Inside the circuit of civil liberties debate, nearly every reputable body has condemned the use of special measures to detain suspected terrorists without trial. The measures were rushed through Parliament after 9/11 in the Anti-Terrorism, Crime and Security Act.
By passing these and similar measures, the Labour government has “derogated” (withdrawn) from the European Convention on Human Rights. Its Article 5 specifies the most fundamental civil right — that no person should be detained without trial and due process of law.
Last summer the special commission set up to rule over the ATCSA judged that the detention of men in Belmarsh was lawful as an emergency measure against a threat to security. But last December, the Law Lords, Britain’s highest legal body, ruled it unlawful not because the detentions breached the right to a trial, but because they breached the law against discrimination — all those held in Belmarsh were foreign nationals, not British citizens.
Because of this ruling, the British government announced, in January, that all suspects, British citizens and foreign nationals, would be subject to house arrest if suspected of terrorism. The government said the suspects could not be put on trial because the evidence against them had been gathered by various secret methods such as telephone taps. Making these public in a trial, they claimed, would reveal to the terrorists how Britain’s secret intelligence worked. They must have anticipated the wail of derision that would follow.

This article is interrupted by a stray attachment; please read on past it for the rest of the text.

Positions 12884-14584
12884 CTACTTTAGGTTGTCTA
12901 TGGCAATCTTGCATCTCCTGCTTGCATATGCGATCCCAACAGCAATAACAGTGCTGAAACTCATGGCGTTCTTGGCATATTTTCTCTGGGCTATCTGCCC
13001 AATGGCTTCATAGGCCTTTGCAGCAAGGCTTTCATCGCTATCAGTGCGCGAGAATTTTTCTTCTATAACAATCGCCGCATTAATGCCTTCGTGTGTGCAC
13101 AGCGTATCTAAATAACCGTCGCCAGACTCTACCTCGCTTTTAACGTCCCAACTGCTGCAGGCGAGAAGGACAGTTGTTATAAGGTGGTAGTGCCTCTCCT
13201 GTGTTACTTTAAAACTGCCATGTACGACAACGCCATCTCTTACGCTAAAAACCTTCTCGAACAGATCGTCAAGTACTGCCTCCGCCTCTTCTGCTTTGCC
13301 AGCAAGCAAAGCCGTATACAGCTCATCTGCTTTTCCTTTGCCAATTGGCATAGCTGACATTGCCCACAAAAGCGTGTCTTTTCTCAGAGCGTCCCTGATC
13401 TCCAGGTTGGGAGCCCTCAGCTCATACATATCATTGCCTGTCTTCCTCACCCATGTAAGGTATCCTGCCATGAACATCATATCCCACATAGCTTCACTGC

Is this the same intelligence service that confidently informed its masters that former Iraqi leader Saddam Hussein was sitting on a pile of weapons of mass destruction ready to be unleashed on the world on 45 minutes’ notice?
The opposition gathered weight and pace. Home Secretary Charles Clarke, once a leftwinger, was guilty of an “abuse of power,” said the very sedate Law Society. “There remains a public emergency threatening the life of the nation,” Clarke told an uncertain Parliament.
Last week those proposals staggered into legal form in a new bill presented to Parliament authorizing house arrest on the say-so of the home secretary. Opposition came from every party, most ominously from a large number of Labour members of Parliament.
At the last minute, Clarke promised amendments to the bill so that house arrest could be authorized only by a judge, not a state official or politician. The bill scraped through the House of Commons on Feb. 28 with a majority of just 14 (Labour has a majority of over 160). It next goes to the House of Lords where opposition is likely to be stronger.
Britain is the only country in the European Union to have abandoned its normal protection for civil liberties. For once, it is the body of normally despised politicians and lawyers who are doing their best to stop the destruction of basic liberties in the name of a war against terror.